|Publication number||US5072940 A|
|Application number||US 07/672,174|
|Publication date||Dec 17, 1991|
|Filing date||Mar 20, 1991|
|Priority date||Sep 24, 1990|
|Publication number||07672174, 672174, US 5072940 A, US 5072940A, US-A-5072940, US5072940 A, US5072940A|
|Inventors||John M. Bailey|
|Original Assignee||Bailey John M|
|Export Citation||BiBTeX, EndNote, RefMan|
|Patent Citations (4), Referenced by (14), Classifications (11), Legal Events (4)|
|External Links: USPTO, USPTO Assignment, Espacenet|
This is a continuation-in-part of application Ser. No. 07/570,731 filed Sept. 24, 1990, now abandoned.
This invention relates generally to viewable marking devices, and more particularly to a resilient viewable distance marker for use in golf courses along the length of a fairway.
Knowing the distance of a golf ball from a particular position on a fairway after being struck from a tee is quite important in the game of golf. This information not only provides the golfer with feedback as to the length of his initial drive from the tee, but also provides immediate information as to the distance from ball placement to the green of that particular fairway. When it is likely that, on the golfer's next shot, he will reach the green, this information becomes of even more importance.
One device known to applicant which serves this function is in the form of a concrete disc buried in the ground flush with the ground's surface so that mowing machines may pass thereover without damage. Other objects used for this purpose are stakes or shrubbery planted on each side of the fairway in the rough away from normal mowing operations.
These above devices are unsatisfactory for their intended use. The concrete discs are difficult to see from any distance and typically result in delay of the game as a player searches for the marker. Likewise, shrubbery and stakes planted in the rough are often damaged or knocked down despite careful mower operator avoidance maneuvers.
Applicant is also aware of one prior art device disclosed in U.S. Pat. No. 3,067,717 to Imparato which teaches a portable resilient marker having a coiled spring member positioned just above the ground level as a lower extension thereof is embedded in the ground. However, this device would clearly become damaged or destroyed the first time that a fairway mower passes over it. Therefore, this device would require removal during normal mowing operations.
Confronted with this problem, and being aware that a reel-type mower in either single or gang form is used for fairway mowing, the present invention is intended to provide a device which clearly satisfies this need and takes advantage of the inherent structural features of these reel-type mowers. A visual distance marker is provided which is embedded or buried within the ground on the fairway having an upwardly extending marker strip which is of sufficient width when placed generally transversely to the length of the fairway so as to be viewable by a golfer from a significant distance there from. Additionally, the marker strip, being resilient in one direction because of its thinness, will be resiliently deflected downwardly against the ground as the mower is passed thereover and then returning to its generally upright position thereafter without damage or the need for removal.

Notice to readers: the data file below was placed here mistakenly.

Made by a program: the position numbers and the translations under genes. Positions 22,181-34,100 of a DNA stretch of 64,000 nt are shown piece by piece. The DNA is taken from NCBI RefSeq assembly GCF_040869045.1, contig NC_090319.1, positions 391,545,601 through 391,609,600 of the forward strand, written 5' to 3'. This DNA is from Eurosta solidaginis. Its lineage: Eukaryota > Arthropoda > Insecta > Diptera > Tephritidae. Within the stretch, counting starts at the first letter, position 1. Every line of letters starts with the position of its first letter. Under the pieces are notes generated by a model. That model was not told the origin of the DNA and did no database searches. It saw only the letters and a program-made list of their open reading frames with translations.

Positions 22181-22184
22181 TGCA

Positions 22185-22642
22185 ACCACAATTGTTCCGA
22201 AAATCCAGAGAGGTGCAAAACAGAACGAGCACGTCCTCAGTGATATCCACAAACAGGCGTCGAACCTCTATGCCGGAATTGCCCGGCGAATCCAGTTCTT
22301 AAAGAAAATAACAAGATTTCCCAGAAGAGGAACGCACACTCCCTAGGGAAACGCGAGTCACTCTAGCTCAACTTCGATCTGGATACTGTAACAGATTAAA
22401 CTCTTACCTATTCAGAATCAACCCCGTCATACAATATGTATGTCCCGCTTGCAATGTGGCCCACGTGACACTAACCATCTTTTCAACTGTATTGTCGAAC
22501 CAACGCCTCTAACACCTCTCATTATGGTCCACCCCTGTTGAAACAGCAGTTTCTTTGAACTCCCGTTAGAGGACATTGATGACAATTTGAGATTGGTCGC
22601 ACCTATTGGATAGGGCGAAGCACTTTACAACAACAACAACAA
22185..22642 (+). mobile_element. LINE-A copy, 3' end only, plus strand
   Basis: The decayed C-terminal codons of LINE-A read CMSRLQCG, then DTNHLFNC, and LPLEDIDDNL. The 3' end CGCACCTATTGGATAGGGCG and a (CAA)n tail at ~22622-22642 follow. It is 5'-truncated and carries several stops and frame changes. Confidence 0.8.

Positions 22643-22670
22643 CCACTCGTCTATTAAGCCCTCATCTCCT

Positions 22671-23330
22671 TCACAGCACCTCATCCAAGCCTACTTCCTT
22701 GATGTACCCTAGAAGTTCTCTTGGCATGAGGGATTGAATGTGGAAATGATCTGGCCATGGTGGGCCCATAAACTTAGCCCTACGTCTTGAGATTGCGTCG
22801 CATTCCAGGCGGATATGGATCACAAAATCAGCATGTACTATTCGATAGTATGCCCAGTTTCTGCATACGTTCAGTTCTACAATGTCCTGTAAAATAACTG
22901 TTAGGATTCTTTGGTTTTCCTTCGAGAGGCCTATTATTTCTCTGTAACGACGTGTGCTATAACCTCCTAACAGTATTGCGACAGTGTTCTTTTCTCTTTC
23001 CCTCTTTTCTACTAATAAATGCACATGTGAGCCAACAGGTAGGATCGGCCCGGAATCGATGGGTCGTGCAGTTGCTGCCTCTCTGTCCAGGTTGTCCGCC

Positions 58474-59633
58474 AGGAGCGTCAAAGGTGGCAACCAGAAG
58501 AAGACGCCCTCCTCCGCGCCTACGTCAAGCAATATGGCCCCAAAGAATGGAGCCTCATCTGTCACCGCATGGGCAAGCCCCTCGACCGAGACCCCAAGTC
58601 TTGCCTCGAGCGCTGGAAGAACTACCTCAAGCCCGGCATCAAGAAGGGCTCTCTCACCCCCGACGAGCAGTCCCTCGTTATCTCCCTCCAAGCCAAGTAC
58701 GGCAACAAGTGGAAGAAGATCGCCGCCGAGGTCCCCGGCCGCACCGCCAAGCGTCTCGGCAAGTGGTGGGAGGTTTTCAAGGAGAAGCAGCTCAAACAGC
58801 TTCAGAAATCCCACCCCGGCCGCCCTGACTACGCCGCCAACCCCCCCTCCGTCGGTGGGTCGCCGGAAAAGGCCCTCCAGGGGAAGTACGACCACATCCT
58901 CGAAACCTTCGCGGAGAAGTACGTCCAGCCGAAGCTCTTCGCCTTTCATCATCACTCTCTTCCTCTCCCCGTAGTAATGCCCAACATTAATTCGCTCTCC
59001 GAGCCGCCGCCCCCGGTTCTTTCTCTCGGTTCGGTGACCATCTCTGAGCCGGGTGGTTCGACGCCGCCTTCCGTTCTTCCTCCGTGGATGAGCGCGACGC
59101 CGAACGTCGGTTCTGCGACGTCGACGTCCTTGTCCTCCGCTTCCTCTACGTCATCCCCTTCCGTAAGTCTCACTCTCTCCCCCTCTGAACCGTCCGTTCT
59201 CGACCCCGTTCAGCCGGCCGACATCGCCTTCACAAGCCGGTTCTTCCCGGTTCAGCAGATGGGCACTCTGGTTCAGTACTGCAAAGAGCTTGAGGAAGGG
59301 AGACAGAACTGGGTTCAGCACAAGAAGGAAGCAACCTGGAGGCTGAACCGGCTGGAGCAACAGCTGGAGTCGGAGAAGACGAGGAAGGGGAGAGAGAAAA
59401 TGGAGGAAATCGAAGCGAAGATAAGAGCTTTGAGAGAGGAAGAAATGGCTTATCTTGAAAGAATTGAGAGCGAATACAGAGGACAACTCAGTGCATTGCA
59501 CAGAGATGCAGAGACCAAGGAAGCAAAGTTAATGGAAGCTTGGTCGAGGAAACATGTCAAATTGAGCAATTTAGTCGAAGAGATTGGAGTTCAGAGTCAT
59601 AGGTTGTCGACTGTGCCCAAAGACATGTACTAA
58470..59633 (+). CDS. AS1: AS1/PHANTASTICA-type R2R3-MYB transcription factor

This invention is directed to a visual distance marker for a golf course fairway which provides viewable indicia of distance along the fairway such as from a tee. The device includes an elongated resilient marker strip having an enlarged anchor portion at its lower end. When the anchor portion is embedded or buried in the ground, the marker strip is supported in an upright orientation extending above the ground. The marker strip is thin and sufficiently resilient in one plane so as to be deflected and bent over against the ground as a reel-type lawn mower approaches and passes thereover, thus eliminating the need for removing and replacing the device during normal mowing operations.
It is therefore an object of this invention to provide a visual distance marker for golf course fairways which may be embedded or buried in the ground without the need for removal during normal mowing operations.
It is yet another object of this invention to provide a visible distance marker for golf course fairways which is easily viewable from a considerable distance so that it may be quickly located during normal golf play.
It is yet another object of the above invention to be economical to manufacture and easily deployable into the fairway at any desired location.
It is yet another object of this invention to provide an upright viewable indicia strip which bears distance indicia either from a golf tee and/or to the next associated green or hole.
In accordance with these and other objects which will become apparent hereinafter, the instant invention will now be described with reference to the accompanying drawings.
FIG. 1 is a perspective broken view of one embodiment of the invention deployed in the ground.
FIG. 2 is a side elevation section view of a modified form of the invention as shown in FIG. 1.
FIG. 3 is a side elevation section view of another embodiment of the invention showing the approach of a reel-type lawn mower shown schematically in phantom.
FIG. 4 is a view similar to FIG. 3 as the lawn mower progresses over the invention shown deflected in phantom.
FIG. 5 is a view similar to FIG. 3 showing the law mower having progressed fully over the invention shown in phantom.
Referring now to the drawings, and particularly to FIG. 1, one embodiment of the invention is shown generally at numeral 10 and includes an elongated, thin rectangular marker strip 12 fabricated of resilient stainless steel having an upper viewable surface 14 and a lower end 18 which is embedded in a formed cylindrical anchor of concrete 16. The distance marker 10 is shown embedded or buried in the ground so that the upper end 22 of concrete anchor 16 is slightly below the surface of the ground forming cavity A thereabove to reduce the severity of flexible bending required of the marker strip 12 caused by a lawn mower passing thereover as will be described herebelow.
Although marker strip 12 may simply be of a width sufficient to be seen from a distance, the upper surface 14 facing the length of a fairway may also include distance indicia printed thereon providing further information to a golfer as to its position both from the tee and from the upcoming green.